Where appropriate, reports to the Head of Service (Safeguarding and Care Planning) can include recommendations for requirements to be imposed on the private foster carers, for example to restrict the approval to an individual child or to limit the number, age or gender of children who may be cared for privately. Requirements may also relate to the standard of accommodation, health and safety matters and/or practical matters such as equipment. A requirement may include a time-scale within which the private foster carer must take the necessary action.
A requirement may be varied, removed or added at any time.Any requirements imposed must be specified in writing, together with any reasons. Written notice of any requirements imposed, together with the reasons, will be sent to the private foster carer and to the parent by the social worker responsible for the assessment. The private foster carer will also be advised of the right to appeal against the requirement to the Magistrates' Court.
The maximum number of children privately fostered in any one household must not exceed 3 unless there are exceptional circumstances, such as a large sibling group and the household accommodation meet their needs.
Any application for exemption from this limit must be made to the Head of Service (Safeguarding and Care Planning). The application must contain the following information:
Exemptions will only be granted in relation to named children and will cease when the named children leave the placement.Where an exemption is granted this will be confirmed in writing to the private foster carers.
A decision can be made to prohibit the proposed foster carer from fostering on the basis that they are not suitable and/or the premises are unsuitable.
The fact that a Foster Carer is a Disqualified Person (Foster Carer) is a good reason upon which to seek a prohibition.
Where the allocated social worker considers that it would be appropriate to approve a private foster carer despite the fact that he or she or a person in the household is disqualified, a written report must be presented to the Head of Service (Safeguarding and Care Planning) for consideration.
Where a decision is made to prohibit a private foster carer from caring for a child, reasons for the decision must be recorded. Written notice of the decision, together with the reasons, must be hand delivered or sent by recorded post to the private foster carer and to the parent by the allocated social worker responsible for the assessment. The private foster carer will also be advised of the right to appeal against the decision to the Magistrates' Court.Discussion should also take place with the parent as to the making of alternative arrangements for the child.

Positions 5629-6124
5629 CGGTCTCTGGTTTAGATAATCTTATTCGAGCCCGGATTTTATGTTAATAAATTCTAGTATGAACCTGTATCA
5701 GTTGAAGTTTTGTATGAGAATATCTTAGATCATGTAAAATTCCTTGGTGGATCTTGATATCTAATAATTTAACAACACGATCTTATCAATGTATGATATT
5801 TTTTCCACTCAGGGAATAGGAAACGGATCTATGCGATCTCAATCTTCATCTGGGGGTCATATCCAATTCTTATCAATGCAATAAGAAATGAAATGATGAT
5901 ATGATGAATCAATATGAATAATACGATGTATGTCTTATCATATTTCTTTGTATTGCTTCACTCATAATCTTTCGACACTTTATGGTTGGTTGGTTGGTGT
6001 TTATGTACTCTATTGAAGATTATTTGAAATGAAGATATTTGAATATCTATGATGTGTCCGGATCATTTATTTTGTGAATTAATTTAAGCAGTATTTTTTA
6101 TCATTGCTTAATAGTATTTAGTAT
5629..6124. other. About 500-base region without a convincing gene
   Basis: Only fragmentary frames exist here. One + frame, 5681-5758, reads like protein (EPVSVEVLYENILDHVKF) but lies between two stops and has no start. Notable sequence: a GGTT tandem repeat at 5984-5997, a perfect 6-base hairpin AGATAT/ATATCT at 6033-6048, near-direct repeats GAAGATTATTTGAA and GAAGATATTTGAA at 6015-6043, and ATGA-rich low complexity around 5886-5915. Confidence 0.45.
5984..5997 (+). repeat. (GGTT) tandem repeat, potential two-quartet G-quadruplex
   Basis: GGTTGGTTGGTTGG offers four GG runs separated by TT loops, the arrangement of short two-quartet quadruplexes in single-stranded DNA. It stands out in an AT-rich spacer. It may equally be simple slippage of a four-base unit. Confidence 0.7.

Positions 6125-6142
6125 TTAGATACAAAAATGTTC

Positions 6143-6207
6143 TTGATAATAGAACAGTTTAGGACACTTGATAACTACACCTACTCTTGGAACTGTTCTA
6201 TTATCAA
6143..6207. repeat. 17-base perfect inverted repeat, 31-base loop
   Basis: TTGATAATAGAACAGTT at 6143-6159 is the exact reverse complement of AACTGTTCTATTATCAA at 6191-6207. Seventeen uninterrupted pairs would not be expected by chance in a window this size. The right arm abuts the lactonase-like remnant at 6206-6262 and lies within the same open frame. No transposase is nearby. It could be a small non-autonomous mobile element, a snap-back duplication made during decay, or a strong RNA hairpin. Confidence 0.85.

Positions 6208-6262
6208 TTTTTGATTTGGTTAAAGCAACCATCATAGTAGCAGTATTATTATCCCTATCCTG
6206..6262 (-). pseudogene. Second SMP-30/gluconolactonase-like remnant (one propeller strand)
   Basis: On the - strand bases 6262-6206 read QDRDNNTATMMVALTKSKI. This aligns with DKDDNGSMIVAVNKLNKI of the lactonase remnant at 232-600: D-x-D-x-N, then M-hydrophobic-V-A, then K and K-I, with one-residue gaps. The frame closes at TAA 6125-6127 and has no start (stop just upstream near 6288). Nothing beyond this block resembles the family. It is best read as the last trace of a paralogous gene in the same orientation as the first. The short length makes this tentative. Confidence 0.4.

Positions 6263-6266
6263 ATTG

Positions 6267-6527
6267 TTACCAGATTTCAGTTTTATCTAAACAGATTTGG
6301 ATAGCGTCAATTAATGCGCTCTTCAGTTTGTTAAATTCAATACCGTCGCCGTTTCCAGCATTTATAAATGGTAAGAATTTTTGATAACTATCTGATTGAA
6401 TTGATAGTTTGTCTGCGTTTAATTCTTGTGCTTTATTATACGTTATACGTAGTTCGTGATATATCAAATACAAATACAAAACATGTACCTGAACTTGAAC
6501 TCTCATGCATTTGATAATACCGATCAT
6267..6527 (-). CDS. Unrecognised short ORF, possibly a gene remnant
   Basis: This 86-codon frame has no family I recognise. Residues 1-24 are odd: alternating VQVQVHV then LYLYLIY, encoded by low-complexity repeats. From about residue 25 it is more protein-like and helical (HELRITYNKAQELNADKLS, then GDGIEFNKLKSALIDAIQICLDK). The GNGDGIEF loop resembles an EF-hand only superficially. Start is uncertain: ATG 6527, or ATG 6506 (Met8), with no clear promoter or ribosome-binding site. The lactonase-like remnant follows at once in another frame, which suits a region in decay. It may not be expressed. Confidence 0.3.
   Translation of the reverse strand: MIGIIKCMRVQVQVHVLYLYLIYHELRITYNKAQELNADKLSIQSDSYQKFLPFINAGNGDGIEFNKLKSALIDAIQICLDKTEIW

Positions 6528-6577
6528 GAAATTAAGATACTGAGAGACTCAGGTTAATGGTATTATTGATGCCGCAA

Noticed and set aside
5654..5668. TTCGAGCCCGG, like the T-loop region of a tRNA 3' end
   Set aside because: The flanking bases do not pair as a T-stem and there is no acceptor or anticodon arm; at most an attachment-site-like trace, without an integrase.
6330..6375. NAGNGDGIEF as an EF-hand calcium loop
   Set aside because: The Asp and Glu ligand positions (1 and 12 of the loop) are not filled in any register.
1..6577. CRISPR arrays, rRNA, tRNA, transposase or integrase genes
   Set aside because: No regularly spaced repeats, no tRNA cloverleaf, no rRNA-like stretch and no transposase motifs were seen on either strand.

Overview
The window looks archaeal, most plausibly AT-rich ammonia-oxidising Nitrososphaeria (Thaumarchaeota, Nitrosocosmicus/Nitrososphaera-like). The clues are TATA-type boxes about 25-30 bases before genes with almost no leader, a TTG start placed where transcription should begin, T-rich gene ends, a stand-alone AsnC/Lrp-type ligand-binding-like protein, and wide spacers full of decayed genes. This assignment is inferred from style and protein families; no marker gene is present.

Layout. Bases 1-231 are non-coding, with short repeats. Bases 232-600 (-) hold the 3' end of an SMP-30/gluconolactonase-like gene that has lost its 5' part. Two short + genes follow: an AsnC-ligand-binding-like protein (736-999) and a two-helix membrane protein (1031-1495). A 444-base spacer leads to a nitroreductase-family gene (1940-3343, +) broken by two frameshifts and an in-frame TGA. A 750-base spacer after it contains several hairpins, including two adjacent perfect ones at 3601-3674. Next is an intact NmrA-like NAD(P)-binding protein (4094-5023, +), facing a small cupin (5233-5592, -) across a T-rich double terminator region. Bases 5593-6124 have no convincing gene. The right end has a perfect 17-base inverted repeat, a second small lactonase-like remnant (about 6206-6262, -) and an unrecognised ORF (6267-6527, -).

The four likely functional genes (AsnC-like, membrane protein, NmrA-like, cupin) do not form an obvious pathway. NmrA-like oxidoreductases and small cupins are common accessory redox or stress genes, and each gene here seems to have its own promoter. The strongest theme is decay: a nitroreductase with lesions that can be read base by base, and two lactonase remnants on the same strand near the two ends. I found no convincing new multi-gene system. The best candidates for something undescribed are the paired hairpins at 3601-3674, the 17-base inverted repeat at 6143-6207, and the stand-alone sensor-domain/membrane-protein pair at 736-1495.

Where requirements which have been imposed are not complied with, the allocated social worker must consider whether support should be provided to ensure compliance and/or consider whether to report further to the Head of Service (Safeguarding and Care Planning) recommending that the foster carer be prohibited from caring for the child, in which case the procedure for prohibitions as set out above must be followed.
The initial visit by the allocated social worker must be made to the child and the private foster carer at the placement address within one week of the placement, or the date when notification was received if later, and then visits will be made every six weeks in the first year by the allocated social worker.
In subsequent years, visits must be at least once every three months.
The need to visit more frequently will be decided by the allocated social worker and his or her manager depending on the case circumstances and the need to visit unannounced and/or to choose times when all members of the household are likely to be present should also be considered.
Additional visits should be arranged at the request of the child or the private foster carer.